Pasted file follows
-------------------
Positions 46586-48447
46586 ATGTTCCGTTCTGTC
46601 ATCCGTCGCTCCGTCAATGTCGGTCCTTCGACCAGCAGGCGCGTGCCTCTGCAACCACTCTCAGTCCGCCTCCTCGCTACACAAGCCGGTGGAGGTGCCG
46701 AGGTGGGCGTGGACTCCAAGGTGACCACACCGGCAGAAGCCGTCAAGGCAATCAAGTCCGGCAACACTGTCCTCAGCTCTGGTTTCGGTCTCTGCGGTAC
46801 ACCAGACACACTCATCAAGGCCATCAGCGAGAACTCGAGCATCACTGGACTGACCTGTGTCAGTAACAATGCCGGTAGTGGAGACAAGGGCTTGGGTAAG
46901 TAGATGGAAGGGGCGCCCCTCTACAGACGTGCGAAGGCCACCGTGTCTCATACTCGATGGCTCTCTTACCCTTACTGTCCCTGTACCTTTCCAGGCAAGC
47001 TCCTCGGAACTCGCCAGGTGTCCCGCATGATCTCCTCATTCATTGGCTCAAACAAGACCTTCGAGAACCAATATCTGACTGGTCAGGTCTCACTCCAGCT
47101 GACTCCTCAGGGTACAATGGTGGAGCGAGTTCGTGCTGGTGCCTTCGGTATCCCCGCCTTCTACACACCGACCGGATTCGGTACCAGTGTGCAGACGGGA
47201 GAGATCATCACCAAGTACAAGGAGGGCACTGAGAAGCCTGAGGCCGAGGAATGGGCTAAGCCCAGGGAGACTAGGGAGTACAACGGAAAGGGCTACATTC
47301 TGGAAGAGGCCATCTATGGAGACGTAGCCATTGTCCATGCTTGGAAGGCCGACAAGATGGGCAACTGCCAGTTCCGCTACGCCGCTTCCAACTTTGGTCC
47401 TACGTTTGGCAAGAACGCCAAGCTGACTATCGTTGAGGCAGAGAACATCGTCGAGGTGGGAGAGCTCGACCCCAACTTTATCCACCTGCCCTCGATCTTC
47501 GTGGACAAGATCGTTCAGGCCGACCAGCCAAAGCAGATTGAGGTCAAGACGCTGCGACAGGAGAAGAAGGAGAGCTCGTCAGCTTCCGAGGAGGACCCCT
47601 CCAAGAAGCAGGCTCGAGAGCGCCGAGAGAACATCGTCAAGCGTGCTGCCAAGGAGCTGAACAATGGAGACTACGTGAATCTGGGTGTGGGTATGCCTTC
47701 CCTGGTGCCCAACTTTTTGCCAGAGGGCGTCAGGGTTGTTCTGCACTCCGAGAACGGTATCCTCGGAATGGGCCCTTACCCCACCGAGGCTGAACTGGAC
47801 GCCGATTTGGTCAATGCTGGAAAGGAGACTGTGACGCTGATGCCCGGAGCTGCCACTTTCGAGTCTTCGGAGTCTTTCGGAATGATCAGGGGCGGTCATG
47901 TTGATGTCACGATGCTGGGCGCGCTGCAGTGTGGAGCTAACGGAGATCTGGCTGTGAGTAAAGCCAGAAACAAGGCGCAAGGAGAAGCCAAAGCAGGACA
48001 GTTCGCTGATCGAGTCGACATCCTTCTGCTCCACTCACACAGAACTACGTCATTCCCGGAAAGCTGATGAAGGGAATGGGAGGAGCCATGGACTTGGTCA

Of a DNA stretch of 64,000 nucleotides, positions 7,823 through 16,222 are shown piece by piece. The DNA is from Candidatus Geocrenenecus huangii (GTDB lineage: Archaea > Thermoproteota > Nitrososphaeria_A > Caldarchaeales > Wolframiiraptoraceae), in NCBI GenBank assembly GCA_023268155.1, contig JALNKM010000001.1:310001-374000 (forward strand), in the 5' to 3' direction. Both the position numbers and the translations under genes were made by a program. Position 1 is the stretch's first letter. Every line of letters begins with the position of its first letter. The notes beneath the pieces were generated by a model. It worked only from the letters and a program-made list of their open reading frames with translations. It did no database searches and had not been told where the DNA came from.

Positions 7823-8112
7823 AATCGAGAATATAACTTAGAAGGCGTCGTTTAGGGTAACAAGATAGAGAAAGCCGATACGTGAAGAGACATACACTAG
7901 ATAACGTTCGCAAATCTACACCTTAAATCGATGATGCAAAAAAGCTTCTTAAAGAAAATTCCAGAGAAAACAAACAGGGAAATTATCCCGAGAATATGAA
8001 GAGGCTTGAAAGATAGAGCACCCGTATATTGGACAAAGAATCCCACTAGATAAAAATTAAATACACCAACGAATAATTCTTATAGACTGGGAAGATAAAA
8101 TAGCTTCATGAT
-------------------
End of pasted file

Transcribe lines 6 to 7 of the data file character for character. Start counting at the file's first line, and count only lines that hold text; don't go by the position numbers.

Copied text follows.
46901 TAGATGGAAGGGGCGCCCCTCTACAGACGTGCGAAGGCCACCGTGTCTCATACTCGATGGCTCTCTTACCCTTACTGTCCCTGTACCTTTCCAGGCAAGC
47001 TCCTCGGAACTCGCCAGGTGTCCCGCATGATCTCCTCATTCATTGGCTCAAACAAGACCTTCGAGAACCAATATCTGACTGGTCAGGTCTCACTCCAGCT